Well, that is a good suggestion BUT as New Zealand is a sovereign country and can issue its own currency then they can do that without doing anything else. However as nobody seems to believe that is possible then your suggestions is probably more politically acceptable.

larry said...

Hey Chippy. Just pick up these election winning policies ... en masse... and the transport by limo can contnue.

#tag " Trotting to Victory ".

larry said...

Just do all this Chippy. Give due credit ... #trottingtovictory.

Odysseus said...

It's too late for Chippy. No one believes a single word of Labour's promises any more. The evidence of Labour's failures is everywhere to be seen. They affect almost everyone, and not in a good way. Chippy should be thinking about a new role - is that why he met with Klaus Schwab in Beijing this week?

Gary Peters said...

What you fail to comprehend is that "corporates" don't pay tax, they collect it from their customers, that's you and I, and hand it over to the government.

Why is that guys like yourself, you know ... lefties, immediately think the way forward is more tax? Surely in your life you have encountered times when your income was not meeting your expectations or wishes and I'm quite sure you just cut back your expenditure a little. Why is it that our government, particularly labour ones, find that so hard to do?

Local bodies are the same as it seems are universities at the moment. Cut costs ya morons, it isn't that hard. Maybe start with only one airforce plane to ego boost with on your next trip chippy or be like the rest of us and catch commercial!

Chris Morris said...

Taking GST off "basic" food is a simplistic Teeshirt slogan wich is a very bad policy. As overseas experience shows, there are massive problems enforcing it. Take bread for example - Are all breads exempt or only those under say $2 a loaf, excluding all those fancy arisan ones? Experience is that the major beneficiaries are the rich. It creates a big bureaucracy arbitrating the minutea.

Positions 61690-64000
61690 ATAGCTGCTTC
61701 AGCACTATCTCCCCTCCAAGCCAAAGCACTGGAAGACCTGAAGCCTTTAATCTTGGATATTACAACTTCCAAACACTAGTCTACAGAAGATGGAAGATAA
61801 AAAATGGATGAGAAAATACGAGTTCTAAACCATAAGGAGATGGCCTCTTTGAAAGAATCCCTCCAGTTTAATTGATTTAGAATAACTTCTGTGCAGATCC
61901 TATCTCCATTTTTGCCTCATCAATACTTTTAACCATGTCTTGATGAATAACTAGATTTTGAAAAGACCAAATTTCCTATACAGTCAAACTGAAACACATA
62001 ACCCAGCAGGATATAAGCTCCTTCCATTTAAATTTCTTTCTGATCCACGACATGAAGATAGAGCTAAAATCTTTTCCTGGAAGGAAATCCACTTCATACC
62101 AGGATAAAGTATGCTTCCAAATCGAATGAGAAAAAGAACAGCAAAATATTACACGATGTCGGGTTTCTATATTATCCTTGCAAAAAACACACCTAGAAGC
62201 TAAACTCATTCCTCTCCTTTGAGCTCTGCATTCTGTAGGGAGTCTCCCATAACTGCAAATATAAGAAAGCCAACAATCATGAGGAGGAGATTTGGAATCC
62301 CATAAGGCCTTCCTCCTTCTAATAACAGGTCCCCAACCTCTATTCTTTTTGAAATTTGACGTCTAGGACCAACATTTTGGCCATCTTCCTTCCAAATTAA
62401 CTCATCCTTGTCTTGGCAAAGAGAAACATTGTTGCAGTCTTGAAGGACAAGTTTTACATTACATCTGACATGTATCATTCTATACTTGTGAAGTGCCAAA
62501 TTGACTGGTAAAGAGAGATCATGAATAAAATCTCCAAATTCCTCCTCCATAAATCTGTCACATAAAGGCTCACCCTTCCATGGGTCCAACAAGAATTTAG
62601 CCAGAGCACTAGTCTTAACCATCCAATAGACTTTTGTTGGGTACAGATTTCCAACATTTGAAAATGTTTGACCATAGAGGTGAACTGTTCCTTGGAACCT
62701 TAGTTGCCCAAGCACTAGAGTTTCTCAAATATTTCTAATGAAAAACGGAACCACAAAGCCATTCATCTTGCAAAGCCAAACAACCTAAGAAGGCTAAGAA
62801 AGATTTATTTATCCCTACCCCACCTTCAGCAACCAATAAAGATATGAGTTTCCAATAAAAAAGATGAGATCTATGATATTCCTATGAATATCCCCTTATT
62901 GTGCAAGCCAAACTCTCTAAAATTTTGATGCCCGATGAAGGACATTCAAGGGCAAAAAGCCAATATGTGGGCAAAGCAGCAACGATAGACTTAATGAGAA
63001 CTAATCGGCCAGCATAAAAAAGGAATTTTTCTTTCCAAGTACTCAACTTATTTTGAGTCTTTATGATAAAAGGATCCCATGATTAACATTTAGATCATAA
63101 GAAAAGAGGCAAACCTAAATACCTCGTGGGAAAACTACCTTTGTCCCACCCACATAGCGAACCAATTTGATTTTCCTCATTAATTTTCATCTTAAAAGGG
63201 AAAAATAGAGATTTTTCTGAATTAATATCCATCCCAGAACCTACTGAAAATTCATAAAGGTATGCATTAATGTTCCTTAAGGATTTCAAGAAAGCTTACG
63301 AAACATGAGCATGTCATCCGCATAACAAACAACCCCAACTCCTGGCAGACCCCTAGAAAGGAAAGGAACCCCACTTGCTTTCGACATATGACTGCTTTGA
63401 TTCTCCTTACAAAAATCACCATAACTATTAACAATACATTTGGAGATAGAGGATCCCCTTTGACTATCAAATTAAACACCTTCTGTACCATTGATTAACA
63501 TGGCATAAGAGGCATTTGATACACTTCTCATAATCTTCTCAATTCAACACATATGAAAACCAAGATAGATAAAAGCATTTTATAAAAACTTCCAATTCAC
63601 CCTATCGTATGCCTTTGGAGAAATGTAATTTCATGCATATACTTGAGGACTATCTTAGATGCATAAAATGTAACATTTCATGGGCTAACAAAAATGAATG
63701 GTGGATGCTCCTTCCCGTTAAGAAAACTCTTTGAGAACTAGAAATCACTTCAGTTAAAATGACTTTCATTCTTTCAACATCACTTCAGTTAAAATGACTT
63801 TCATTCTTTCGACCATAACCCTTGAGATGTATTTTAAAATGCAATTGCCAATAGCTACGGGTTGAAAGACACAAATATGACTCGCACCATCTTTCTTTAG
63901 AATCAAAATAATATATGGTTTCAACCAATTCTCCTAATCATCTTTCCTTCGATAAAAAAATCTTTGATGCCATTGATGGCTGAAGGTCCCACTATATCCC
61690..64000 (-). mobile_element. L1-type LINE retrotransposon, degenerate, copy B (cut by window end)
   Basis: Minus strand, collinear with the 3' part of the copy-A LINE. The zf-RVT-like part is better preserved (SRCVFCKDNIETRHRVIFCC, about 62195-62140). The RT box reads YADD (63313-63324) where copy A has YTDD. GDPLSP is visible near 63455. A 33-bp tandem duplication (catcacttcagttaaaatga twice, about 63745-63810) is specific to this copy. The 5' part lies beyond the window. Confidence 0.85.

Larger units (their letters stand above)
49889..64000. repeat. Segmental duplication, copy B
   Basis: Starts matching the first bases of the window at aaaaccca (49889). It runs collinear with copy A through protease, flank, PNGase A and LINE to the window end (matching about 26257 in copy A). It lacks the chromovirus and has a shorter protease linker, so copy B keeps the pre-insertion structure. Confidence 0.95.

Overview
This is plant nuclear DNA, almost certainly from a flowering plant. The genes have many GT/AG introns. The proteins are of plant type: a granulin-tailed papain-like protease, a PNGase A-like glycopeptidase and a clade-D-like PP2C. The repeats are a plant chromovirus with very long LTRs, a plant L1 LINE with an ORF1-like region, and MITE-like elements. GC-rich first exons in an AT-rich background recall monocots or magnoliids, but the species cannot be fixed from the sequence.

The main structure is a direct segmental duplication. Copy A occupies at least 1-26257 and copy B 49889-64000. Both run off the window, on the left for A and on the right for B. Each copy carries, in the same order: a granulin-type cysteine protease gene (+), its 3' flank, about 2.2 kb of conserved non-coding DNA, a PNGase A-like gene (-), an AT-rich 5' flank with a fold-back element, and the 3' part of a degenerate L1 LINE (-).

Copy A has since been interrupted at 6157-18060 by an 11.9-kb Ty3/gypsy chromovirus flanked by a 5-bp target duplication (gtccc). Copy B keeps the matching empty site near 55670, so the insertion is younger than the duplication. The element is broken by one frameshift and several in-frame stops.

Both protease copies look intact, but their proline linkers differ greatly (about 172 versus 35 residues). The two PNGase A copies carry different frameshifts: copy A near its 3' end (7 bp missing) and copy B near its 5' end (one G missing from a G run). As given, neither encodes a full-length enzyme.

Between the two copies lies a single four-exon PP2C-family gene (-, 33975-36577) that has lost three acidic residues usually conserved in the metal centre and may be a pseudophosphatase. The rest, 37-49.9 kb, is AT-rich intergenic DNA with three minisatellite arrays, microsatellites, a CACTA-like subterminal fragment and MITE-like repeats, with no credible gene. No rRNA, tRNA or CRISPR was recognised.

What makes our GST so good is there aren't exceptions. Far better to support the "poor" is the equivalent of food stamps that can only be used for those goods. Abuse would still occur but at least it could be targeted.

David Stone said...

I once had a phone conversation with the economist who was acting for the Ailiance on the formulation of this idea. He was very keen , but it seemed to me that although the level of proposed taxation was a very small percentage of each transaction, the return on each transaction was also very small, andnot by any means always in a positive direction. The money is made by making a huge number of transactions in a very small space of time with very large volumes of mostly other people's money. This meant as far as I could see that even though the percentage to be taxed was very small it would be enough to reduce the probability of net gain from a huge proportion of these transactions and they would stop happening almost completely.